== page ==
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The late nineties and early zeroes witnessed a veritable flood of tribute albums paying homage to legends and icons from across the full spectrum of popular music. During this time period, artists from the Darkwave genre were represented heavily on compilation releases which paid tribute to their gothic, post punk, and psychedelic rock predecessors. From 1995-2001, Southern California's Trance To The Sun made no small contribution toward this wave of re-inventionism, recording some 11 cover versions of classic, time honored tunes.
And it is with a renewed interest in the reinterpretations of works by classic artists such as Joy Division, Pink Floyd and so forth that Projekt Records compiles All The Covers 1995-2001, showcasing the complete collection of cover versions by Trance To The Sun.
Presented here are the two recordings which started it all: Trance To The Sun's haunting and atmospheric renditions of Joy Division's "Isolation" and "Love Will Tear Us Apart" (recorded in 1995, and authentically re-mixed in 2010 for improved sound in the digital age). Also included are Trance To The Sun's astonishing reworkings of Cocteau Twins' "When Mama Was Moth" and "The Thinner The Air", both essential to any fan's collection of their work.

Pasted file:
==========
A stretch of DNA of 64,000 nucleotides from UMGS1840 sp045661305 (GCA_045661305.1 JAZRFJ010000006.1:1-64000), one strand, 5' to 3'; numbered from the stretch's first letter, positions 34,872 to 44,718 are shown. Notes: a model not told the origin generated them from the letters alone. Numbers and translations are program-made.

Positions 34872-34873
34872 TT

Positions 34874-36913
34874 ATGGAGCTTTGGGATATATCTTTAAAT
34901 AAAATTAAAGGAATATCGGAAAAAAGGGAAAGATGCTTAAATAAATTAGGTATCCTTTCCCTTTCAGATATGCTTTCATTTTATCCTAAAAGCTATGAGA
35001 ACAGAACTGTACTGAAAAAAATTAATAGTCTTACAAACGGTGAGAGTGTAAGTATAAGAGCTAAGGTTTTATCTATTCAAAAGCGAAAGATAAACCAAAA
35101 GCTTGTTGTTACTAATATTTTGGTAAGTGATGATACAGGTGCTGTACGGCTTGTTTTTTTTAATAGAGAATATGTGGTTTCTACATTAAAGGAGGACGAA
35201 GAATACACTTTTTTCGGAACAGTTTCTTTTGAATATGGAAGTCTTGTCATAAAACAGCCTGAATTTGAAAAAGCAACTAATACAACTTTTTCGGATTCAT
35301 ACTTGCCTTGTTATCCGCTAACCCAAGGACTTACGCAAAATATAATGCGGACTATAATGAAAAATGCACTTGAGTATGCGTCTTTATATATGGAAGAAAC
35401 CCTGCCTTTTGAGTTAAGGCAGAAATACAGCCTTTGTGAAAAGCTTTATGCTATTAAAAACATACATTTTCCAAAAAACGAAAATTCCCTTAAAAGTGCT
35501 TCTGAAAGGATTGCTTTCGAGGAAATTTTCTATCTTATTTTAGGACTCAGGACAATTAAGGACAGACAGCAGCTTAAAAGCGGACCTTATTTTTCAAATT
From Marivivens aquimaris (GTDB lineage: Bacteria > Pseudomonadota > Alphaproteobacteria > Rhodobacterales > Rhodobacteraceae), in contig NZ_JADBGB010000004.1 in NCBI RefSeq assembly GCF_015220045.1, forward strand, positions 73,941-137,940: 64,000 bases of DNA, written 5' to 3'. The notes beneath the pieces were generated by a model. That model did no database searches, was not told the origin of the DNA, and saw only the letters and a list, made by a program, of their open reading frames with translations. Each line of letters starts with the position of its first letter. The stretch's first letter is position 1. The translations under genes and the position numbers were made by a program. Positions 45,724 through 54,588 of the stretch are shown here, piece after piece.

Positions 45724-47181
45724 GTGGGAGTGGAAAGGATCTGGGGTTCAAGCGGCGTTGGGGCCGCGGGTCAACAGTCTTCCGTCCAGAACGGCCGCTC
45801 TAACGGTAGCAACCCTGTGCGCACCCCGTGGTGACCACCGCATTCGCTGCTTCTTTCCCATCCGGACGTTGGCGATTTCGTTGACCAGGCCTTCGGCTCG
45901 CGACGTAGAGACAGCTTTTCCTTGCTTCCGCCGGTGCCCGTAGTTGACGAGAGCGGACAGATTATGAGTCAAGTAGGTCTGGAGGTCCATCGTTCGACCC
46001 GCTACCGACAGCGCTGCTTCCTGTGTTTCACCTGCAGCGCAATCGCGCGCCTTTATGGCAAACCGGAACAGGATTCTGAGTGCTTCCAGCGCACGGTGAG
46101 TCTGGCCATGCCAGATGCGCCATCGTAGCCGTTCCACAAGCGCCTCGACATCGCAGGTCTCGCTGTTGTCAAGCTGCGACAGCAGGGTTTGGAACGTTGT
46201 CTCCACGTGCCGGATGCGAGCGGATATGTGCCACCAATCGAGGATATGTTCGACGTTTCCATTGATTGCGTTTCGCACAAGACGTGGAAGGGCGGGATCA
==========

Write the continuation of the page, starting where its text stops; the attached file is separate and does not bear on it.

Trance To The Sun's 1999 release Urchin Tear Soda featured their signature version of Pink Floyd's "Set The Controls For The Heart Of The Sun," and that track is reissued here in a newly restored full-length version featuring the electrifying guitar work of frequent TTTS guest member Mark Linder (also of Blade Fetish & Submarine Fleet). Linder is also featured vocally on All The Covers in an outstanding (and never before released) reproduction of Duran Duran's "The Chauffeur," as well as on the dance floor friendly remake of Visage's "Fade To Grey" (presented here in crystalline re-mix form).
Trance To The Sun was critically acclaimed in their time for the originality they brought to the Darkwave genre, and nowhere is this more apparent than when they set out to reinvent The Who on "The Real Me", Bowie on "China Girl", or early Fleetwood Mac on the timeless instrumental "Albatross." Regardless of whose tunes they're re-articulating, TTTS manages to deliver an unmistakably distinctive energy and sonic sensibility all their own.